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Nanotechnology in food quality control: Preventing food from biting back (page 2 of 4)

Recently, MIT chemistry professor Timothy Swager and his associates have developed an inexpensive (may cost approximately $1) CNT-based sensor. To fabricate the sensing device, sensing material (CNTs) was compressed into a pencil and then drawn between gold electrodes printed on a paper substrate. This sensor can detect the amount of ethylene gas as low as 0.5 ppm and researchers have tested it on various fruits such as banana, orange, avocado, pear, and apple to measure the fruit ripening. These sensors can be attached to the fruit cardboard boxes and scanned with a manually held device that would suggest grocers to put food items on sale before they get too ripened (Fig. 2). This patent pending technology might lead to the launch of a start-up company, ‘C2Sense’ in the first quarter of 20146.
sensor with gold electrodes sensor in front of foods
schematic drawing of sensor showing two gold electrodes with the CNT sensing material in between
Fig. 2: Top left: A photo illustrating sensor fabrication method: sensing material is compressed into a pencil and drawn between gold electrodes on a paper substrate. Top right: Sensor prototypes in front of fruits. Bottom: Schematic drawing of sensor showing two gold electrodes with the CNT sensing material in between. (Image courtesy: Prof. Dr. Timothy M. Swager,´Massachusetts Institute of Technology, Cambridge)
Rice University scientist Ned Thomas and his team have made an inexpensive photonic gel that can be placed inside the food packages to monitor environmental changes due to contamination, aging or temperature variations. This micron-thick gel is made from the nanoscale layers of hydrophobic and hydrophilic polymers, which remain diffused in liquid solution but self-assemble into layered nanopancakes/thin films when applied to a surface. In the presence of any contaminant, the film colour changes and becomes transparent again after washing out the contaminants (Fig. 3). This photonic gel nanosensor can also be tuned to reflect different colours against various contaminants/chemicals/environmental conditions7.
sensor with gold electrodes sensor in front of foods
Fig. 3: Left: Nano-sized layers of polymeric molecules that self-assemble into a photonic gel. Right: Photonic gel changes colour in response to a chemical. (Image courtesy: Thomas Lab/Rice University and Joseph Walish/MIT)
Norwegian company, Thin Film Electronics ( in partnership with PST Sensors ( an off-shoot of the University of Cape Town, South Africa has developed self-powered smart nanosensor labels to monitor temperature variations in perishable goods including food items. Printed with ink containing silicon NPs, the core of this nanosensor label is a negative temperature coefficient (NTC) thermistor whose resistance decreases when temperatures goes up. Additional circuitry for wireless communication and timer function can also be added to nanosensor labels and commercial availability is expected in the 4th quarter of 20148,9.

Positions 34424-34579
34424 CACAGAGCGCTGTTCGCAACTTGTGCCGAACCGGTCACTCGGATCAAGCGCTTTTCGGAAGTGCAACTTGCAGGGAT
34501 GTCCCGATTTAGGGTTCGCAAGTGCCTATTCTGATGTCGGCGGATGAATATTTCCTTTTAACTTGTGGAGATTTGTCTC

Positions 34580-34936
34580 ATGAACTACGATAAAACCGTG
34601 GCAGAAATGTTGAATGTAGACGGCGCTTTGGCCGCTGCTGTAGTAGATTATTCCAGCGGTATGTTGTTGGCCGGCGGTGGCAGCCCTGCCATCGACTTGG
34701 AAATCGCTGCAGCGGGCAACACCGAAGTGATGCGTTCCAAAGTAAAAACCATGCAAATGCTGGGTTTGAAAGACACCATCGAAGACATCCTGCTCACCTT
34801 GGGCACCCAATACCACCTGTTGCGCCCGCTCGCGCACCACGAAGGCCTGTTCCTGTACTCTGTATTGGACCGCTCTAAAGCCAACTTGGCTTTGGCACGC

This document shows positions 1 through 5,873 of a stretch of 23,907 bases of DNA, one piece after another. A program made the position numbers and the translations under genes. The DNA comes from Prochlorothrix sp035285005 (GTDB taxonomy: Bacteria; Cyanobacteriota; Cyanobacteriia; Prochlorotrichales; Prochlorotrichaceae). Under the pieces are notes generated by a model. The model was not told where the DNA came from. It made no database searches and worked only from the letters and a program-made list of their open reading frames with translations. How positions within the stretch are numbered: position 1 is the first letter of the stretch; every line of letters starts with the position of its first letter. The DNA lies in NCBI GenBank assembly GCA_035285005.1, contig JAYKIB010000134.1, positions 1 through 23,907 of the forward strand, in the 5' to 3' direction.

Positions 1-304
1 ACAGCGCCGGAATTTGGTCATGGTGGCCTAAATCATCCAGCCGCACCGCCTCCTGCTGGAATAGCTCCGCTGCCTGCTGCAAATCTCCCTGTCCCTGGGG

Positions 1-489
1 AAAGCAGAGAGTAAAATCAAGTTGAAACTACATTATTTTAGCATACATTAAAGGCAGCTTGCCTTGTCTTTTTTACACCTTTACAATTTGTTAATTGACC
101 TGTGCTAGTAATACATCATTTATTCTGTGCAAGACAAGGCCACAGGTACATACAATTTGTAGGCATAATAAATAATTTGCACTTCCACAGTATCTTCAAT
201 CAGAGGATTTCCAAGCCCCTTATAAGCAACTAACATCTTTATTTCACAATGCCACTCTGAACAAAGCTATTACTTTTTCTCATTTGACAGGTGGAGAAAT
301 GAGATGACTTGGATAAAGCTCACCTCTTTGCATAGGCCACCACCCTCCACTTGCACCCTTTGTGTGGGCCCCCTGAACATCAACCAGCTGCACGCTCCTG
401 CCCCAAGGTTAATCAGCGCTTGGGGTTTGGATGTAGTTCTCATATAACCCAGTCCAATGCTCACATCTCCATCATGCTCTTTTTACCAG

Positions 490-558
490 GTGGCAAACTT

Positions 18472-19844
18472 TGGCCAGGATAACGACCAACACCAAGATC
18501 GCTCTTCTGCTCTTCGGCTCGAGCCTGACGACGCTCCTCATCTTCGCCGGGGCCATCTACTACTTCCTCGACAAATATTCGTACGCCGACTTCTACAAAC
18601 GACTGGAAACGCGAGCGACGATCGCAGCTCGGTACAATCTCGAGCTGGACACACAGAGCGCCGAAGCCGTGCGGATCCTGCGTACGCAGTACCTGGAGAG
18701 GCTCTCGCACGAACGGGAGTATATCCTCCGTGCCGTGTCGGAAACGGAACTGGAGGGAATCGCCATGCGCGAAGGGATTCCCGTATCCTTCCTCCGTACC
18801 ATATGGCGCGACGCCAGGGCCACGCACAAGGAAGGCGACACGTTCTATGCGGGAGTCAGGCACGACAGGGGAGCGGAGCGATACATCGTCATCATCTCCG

Detection of Pesticides, Adulterants & other Organic Molecules
The global pesticide market is expected to grow at CAGR 3.6% to reach $51 billion in 201410, indicating the growing use of harmful chemicals in agriculture sector to increase crop yields. The pesticide poisoning might travel up to the various interlinked food chains posing a challenge for food security measures to look for more reliable sensing platforms.
Coming to the rescue, nanotechnology presents various ultra-sensitive and highly selective analytical methods for contaminant residue analysis in food items. IPI, Singapore (under Ministry of Trade and Industry of Singapore) has a technology in-offer based on nano ZrO2, to detect different pesticides in food items having various advantages such as ultrasensitivity (up to ppb level), instantaneous response time, environment friendliness, selectivity, etc11.
Gold-coated SERS-active nanosubstrates have been used by a research team from University of Missouri, USA and Jiangnan University, China to detect various pesticides prominently used in tomato and apple plantations. This SERS measurement system was found to have detection limit comparable to the maximum allowed residue limits established by the World Health Organization (WHO) and the Food and Agriculture Organization of the United Nations (FAO)12.
US based Hewlett-Packard Company is developing a gold nanofinger SERS system having detection limit lower than the EPA regulated limits for sensing melamine content in milk adulteration and chlropyrifos (a pesticide residue) content in citrus fruits13.
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